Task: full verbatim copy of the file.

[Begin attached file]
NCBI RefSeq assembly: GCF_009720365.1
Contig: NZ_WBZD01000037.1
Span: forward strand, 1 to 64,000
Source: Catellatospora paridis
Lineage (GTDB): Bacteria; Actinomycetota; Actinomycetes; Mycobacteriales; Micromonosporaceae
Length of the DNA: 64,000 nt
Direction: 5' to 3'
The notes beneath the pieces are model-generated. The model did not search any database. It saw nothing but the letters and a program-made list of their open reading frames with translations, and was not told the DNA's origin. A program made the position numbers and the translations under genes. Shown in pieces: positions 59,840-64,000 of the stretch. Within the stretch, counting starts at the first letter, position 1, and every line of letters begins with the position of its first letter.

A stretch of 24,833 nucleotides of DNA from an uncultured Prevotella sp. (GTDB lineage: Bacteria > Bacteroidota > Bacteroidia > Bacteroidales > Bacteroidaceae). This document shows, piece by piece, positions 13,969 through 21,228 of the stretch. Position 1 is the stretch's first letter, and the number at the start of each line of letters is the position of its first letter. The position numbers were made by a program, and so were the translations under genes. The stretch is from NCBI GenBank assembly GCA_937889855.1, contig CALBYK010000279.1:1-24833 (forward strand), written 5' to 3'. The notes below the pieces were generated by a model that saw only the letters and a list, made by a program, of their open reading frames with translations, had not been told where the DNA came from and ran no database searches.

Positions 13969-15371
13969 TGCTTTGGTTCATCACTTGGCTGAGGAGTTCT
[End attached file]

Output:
NCBI RefSeq assembly: GCF_009720365.1
Contig: NZ_WBZD01000037.1
Span: forward strand, 1 to 64,000
Source: Catellatospora paridis
Lineage (GTDB): Bacteria; Actinomycetota; Actinomycetes; Mycobacteriales; Micromonosporaceae
Length of the DNA: 64,000 nt
Direction: 5' to 3'
The notes beneath the pieces are model-generated. The model did not search any database. It saw nothing but the letters and a program-made list of their open reading frames with translations, and was not told the DNA's origin. A program made the position numbers and the translations under genes. Shown in pieces: positions 59,840-64,000 of the stretch. Within the stretch, counting starts at the first letter, position 1, and every line of letters begins with the position of its first letter.

A stretch of 24,833 nucleotides of DNA from an uncultured Prevotella sp. (GTDB lineage: Bacteria > Bacteroidota > Bacteroidia > Bacteroidales > Bacteroidaceae). This document shows, piece by piece, positions 13,969 through 21,228 of the stretch. Position 1 is the stretch's first letter, and the number at the start of each line of letters is the position of its first letter. The position numbers were made by a program, and so were the translations under genes. The stretch is from NCBI GenBank assembly GCA_937889855.1, contig CALBYK010000279.1:1-24833 (forward strand), written 5' to 3'. The notes below the pieces were generated by a model that saw only the letters and a list, made by a program, of their open reading frames with translations, had not been told where the DNA came from and ran no database searches.

Positions 13969-15371
13969 TGCTTTGGTTCATCACTTGGCTGAGGAGTTCT